Veterans and Type 2 Diabetes: Excess Monitoring?

Internal Medicine World Report, March 2015,

Monitoring blood glucose levels can be an important part of daily treatment for diabetes patients, but a recent look at one particular population considered whether some could be overly using their monitoring equipment.

Monitoring blood glucose levels can be an important part of daily treatment for diabetes patients, but a recent look at one particular population considered whether some could be overly using their monitoring equipment.

A recent study published in the Journal of the American Medical Association observed whether veterans who receive benefits from the Department of Veterans Affairs and Medicare were unnecessarily monitoring their glucose. This was particularly true for patients not taking insulin.

The study involved more than 300,000 patients aged 65 and older who received test strips in 2009. The researchers defined overuse of test strips as using more than one per day, or more than 365 in a year while taking no medication for diabetes, only oral prescriptions, or long-acting insulin without short-acting insulin. Patients who used more than 4 strips per day, or more than 1,460 strips in a year while taking short-acting insulin were also included.

In total, 260,688 veterans were shown to receive their test strips from the VA, while 82,826 received their supply from Medicare, and 20,482 received their supplies from both entities. The results showed that the patients who received strips from both organizations received a greater number of strips (median, 600; interquartile range [IQR], 350-100). This was higher than the Medicare only group, with members receiving an average of 400 strips with an IQR of 200-700. It was also considerably higher than the VA only group where patients received an average of just 200 strips, with an IQR of 100-500.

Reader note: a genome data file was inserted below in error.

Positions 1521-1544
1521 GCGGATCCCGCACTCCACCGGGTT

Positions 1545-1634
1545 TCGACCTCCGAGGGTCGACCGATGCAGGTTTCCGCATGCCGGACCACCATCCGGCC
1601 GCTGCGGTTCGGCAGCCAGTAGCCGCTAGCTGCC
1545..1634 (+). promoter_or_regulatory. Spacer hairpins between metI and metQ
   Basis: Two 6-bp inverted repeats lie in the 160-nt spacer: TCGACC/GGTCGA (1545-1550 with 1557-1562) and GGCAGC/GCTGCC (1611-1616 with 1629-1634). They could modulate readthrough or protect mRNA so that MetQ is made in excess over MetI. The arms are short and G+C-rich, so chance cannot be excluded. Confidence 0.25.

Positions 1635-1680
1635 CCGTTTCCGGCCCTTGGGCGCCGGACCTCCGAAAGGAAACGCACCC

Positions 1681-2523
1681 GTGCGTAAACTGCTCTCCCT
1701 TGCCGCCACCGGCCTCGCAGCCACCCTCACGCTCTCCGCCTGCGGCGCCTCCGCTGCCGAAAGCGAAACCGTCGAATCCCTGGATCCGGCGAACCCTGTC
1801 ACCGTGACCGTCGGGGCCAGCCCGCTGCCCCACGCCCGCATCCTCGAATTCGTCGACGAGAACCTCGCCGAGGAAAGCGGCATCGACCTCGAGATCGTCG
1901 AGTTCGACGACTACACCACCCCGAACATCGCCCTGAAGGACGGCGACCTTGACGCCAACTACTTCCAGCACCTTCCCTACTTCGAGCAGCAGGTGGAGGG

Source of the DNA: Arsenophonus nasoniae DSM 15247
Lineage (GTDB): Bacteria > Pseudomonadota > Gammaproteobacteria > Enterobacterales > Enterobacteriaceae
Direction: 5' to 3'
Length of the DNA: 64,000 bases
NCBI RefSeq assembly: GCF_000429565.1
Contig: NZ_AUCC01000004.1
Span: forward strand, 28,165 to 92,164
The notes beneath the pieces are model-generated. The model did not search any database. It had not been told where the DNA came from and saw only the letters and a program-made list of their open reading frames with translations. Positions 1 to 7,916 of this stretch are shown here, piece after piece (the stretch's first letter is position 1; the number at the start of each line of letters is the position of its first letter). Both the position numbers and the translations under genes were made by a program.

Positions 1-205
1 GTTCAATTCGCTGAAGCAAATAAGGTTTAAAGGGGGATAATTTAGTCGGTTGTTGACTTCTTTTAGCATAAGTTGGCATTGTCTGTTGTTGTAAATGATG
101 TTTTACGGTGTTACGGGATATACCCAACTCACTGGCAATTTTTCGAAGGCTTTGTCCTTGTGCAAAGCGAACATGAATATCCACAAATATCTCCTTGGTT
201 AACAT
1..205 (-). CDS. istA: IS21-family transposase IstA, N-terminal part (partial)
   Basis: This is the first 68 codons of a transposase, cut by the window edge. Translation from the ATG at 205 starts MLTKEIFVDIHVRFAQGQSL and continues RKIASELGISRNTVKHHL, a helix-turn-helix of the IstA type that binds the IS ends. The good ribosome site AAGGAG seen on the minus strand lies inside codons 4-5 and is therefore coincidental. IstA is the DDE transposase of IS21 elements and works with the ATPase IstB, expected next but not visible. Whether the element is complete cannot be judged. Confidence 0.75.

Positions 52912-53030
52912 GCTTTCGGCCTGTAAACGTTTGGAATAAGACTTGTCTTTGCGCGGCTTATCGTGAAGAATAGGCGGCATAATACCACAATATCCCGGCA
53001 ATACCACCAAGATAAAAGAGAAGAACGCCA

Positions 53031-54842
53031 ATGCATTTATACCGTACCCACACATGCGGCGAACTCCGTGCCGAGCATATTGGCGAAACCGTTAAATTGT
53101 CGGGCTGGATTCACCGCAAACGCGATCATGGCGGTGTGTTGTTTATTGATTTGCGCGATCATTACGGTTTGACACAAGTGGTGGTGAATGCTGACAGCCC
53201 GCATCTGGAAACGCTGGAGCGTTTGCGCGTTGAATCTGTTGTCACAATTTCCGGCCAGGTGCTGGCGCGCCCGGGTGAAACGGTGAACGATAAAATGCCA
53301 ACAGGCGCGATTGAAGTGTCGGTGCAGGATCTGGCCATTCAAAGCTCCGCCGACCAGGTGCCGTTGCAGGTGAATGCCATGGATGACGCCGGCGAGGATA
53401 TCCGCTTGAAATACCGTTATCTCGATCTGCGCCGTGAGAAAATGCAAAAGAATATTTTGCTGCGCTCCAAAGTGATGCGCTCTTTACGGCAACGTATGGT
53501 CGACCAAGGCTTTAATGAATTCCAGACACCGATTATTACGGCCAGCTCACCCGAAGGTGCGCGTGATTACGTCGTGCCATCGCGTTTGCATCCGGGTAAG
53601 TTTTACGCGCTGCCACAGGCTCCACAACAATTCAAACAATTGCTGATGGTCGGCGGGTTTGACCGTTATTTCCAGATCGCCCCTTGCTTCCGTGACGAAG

With the increase of supply, an increase in overuse was also seen. In the VA group, the dual patients saw an overuse of 55.4% compared to just 15.8% (adjusted odds ratio [OR], 16.3; 95% CL, 14.6-18.1 for no medications; 55.3% vs 6.0%; OR, 19.8, 95% CL, 18.9-20.8 for oral medications; 87.4% vs 65.5%; OR, 3.69; 95% CL, 3.30-4.14 for long-acting insulin; and 32.8% vs. 13.5%; OR, 3.24; 95% CL, 3.05-3.45 for short-acting insulin. “Patterns were similar when using more conservative thresholds of overuse,” the authors added.

Looking at the care the patients receive in both groups the authors noted that “Medicare contractors paid more than $1.2 billion for test strips and/or lancets in 2007, and in the VA, where use and cost are lower, approximately $50 million per year is spent on test strips alone.” They also noted that Medicare patients not treated with insulin were allotted 100 test strips for a 3-month period, as well and 100 strips per month for those treated with insulin. They were also eligible to receive more as needed.

“In 2010 and 2011, the Office of the Inspector General for Medicare reported that most sampled high-use claims for strips were not in line with these guidelines,” the authors added.

VA patients were noted to receive just 50 strips for a 150-day period. Additional strips are available “with proper clinical justification.” Additionally, “For patients using insulin, the VA typically recommends dispensing enough strips to match the number of daily insulin injections.”

The authors cited their report showed a key area that needs to be addressed in a growing portion of the population. “These results illustrate the profound importance of understanding dual VA and Medicare coverage and are emblematic of waste and inefficiency.”

The researchers concluded, “The results are robust to adjustment for clinical characteristics and are especially pronounced in individuals who take no diabetes medications or oral medications only. These findings illustrate the profound importance of understanding dual health system care and are emblematic of waste and inefficiency that must be addressed.”